Russian deputy foreign minister Grigory Karasin has accused Western media orgs of bias in their coverage of the Georgia fighting, but U.S. and U.K. TV execs are unfazed, saying that claims of bias are “bananas.”
Within Russia, TV and newspaper reports of the conflict have overshadowed coverage of the Olympics, with patriotic and emotional reportage on the conflict that Russia blames on the Georgians.
Russians with access to the Internet or international cable news, however, are able to piece together a fairly thorough picture of the conflict. Citizens in Georgia are not able to do that, since their government shut down broadcasts of Russian TV and has blocked websites in the .ru domain.
On Tuesday, the two sides agreed to a truce brokered by French prexy Nicolas Sarkozy after five days of air and ground attacks. But Georgian officials said bombs were still dropping hours after Russia declared the cease-fire, according to the Associated Press.
During the past few days, Russia’s state television — brought firmly under Kremlin control during the eight years that Prime Minister Vladimir Putin ruled as president — has been running rolling news updates on the heavy fighting, interspersed with highly emotive photos of ethnic Russian refugee women and children shown to the accompaniment of classical music.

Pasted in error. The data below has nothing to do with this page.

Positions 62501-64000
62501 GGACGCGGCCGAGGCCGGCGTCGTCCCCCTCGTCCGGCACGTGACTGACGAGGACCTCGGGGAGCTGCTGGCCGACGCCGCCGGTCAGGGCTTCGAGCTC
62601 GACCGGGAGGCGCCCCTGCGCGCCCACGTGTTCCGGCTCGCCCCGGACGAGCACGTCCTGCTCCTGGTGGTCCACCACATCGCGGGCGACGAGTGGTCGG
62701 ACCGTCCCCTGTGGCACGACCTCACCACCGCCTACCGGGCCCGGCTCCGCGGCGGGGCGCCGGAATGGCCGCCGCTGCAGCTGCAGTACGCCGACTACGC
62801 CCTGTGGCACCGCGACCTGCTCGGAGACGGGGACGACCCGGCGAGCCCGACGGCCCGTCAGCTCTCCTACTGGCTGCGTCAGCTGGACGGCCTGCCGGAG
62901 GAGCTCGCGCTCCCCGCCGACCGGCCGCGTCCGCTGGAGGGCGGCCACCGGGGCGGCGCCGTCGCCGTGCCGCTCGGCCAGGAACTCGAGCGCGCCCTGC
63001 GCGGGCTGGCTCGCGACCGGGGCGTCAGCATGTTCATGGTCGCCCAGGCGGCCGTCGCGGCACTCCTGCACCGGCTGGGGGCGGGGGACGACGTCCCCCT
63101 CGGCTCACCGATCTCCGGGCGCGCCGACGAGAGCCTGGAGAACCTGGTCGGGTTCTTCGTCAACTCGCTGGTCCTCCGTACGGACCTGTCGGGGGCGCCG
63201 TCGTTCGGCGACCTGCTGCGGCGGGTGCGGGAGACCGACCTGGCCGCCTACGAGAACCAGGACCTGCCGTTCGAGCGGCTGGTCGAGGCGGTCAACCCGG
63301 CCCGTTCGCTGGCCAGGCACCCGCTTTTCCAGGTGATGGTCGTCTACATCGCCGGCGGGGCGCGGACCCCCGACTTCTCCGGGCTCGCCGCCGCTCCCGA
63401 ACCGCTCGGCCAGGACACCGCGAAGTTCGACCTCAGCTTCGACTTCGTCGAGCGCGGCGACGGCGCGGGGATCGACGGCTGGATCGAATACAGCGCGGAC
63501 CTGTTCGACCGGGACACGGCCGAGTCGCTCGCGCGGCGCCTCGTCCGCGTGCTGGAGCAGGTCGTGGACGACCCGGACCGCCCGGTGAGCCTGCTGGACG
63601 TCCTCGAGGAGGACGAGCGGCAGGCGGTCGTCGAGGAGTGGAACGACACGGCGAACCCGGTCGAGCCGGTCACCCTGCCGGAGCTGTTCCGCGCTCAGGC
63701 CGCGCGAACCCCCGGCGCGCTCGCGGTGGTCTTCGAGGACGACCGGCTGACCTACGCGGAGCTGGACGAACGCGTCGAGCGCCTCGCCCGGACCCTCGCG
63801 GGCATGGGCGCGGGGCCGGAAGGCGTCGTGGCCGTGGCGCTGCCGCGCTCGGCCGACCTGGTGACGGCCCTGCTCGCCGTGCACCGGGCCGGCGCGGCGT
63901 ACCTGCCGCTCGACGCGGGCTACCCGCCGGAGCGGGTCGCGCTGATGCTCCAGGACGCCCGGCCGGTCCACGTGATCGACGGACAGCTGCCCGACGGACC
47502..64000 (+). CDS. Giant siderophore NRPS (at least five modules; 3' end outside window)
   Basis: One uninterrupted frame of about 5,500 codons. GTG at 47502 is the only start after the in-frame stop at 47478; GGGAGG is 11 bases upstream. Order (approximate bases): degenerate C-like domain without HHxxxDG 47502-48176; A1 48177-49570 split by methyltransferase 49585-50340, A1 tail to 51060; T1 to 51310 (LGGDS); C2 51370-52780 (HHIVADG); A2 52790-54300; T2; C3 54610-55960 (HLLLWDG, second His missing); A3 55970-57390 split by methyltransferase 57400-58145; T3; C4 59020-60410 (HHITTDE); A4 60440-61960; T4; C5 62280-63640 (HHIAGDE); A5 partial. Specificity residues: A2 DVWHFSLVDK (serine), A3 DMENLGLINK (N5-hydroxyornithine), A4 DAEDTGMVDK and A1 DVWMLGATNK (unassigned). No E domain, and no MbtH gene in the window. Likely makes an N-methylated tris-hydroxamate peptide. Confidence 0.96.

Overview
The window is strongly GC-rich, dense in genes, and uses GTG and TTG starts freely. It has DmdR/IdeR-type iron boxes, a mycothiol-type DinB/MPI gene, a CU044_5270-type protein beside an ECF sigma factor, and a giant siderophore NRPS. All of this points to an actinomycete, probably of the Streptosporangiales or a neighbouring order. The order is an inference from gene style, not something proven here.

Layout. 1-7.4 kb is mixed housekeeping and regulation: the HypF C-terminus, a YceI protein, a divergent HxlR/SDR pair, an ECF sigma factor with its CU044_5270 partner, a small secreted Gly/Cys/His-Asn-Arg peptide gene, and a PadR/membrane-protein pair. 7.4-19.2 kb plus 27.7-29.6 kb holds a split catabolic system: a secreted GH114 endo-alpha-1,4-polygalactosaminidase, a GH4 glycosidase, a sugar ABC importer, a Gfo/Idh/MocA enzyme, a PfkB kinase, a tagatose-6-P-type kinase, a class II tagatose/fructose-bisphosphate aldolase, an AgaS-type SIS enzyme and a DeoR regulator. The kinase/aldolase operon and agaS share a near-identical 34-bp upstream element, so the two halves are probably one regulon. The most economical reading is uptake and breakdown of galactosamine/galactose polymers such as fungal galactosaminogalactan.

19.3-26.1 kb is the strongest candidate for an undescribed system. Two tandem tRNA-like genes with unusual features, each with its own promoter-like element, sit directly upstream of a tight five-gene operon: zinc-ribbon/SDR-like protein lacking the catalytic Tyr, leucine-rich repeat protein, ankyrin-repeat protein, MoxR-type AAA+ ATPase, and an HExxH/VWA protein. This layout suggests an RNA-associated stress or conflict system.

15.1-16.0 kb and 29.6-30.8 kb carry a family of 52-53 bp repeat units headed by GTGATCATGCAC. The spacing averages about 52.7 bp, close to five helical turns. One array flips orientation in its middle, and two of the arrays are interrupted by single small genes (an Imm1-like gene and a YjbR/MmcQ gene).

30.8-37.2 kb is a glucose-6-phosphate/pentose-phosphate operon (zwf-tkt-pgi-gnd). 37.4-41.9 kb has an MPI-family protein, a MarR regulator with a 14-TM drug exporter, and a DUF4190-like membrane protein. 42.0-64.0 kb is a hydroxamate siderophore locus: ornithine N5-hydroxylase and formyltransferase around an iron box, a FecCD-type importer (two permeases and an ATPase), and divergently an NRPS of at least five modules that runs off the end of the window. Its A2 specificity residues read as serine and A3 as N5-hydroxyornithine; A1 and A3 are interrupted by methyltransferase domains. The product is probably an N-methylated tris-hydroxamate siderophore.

So far, there has been no mention of the Russian aerial bombardment of the Georgian town of Gori, where bombs intended for military barracks hit a school and apartment blocks, killing scores of civilians.
But international news coverage seemed equally one-sided.
Coverage in the U.S. and Europe is leaning heavily toward reports on the Georgian casualties of Russian bombing over the weekend. Few details are being given about the thousands said to have been killed when Georgia attacked Tskhinvali, the capital of South Ossetia, on Thursday and Friday. A Georgian military campaign to defeat insurgents there caused the deaths of 15 Russian peacekeepers last week. Russia retaliated forcefully, sending tanks, artillery and troops into South Ossetia.
Part of the international media’s sympathy for Georgia is due to widespread confusion over the background to the conflict, which has roots going back to the breakup of the Soviet Union. In addition, many reporters — even those who specialize in Russia and Central Europe — have little knowledge of the Ossetia and Georgia regions. And coverage of the conflict has been hampered by the swiftness with which the violence escalated. Nine journalists have been reported injured, including a Russian TV producer shot on Sunday and at least two Georgian journalists killed.
Many news orgs had mobilized their foreign correspondents for Olympics coverage. After the conclusion of the Games’ spectacular Opening Ceremony on Friday, bureaus were scrambling to figure out what was going on in Russia, Georgia and Ossetia.
In Russia, state channel Rossiya complained about coverage in the U.S. and British media.
“We want television screens in the West to be showing not only Russian tanks, and texts saying Russia is at war in South Ossetia and with Georgia, but also showing the suffering of the Ossetian people, the murdered elderly people and children, the destroyed towns of South Ossetia and Tskhinvali,” foreign minister Karasin said.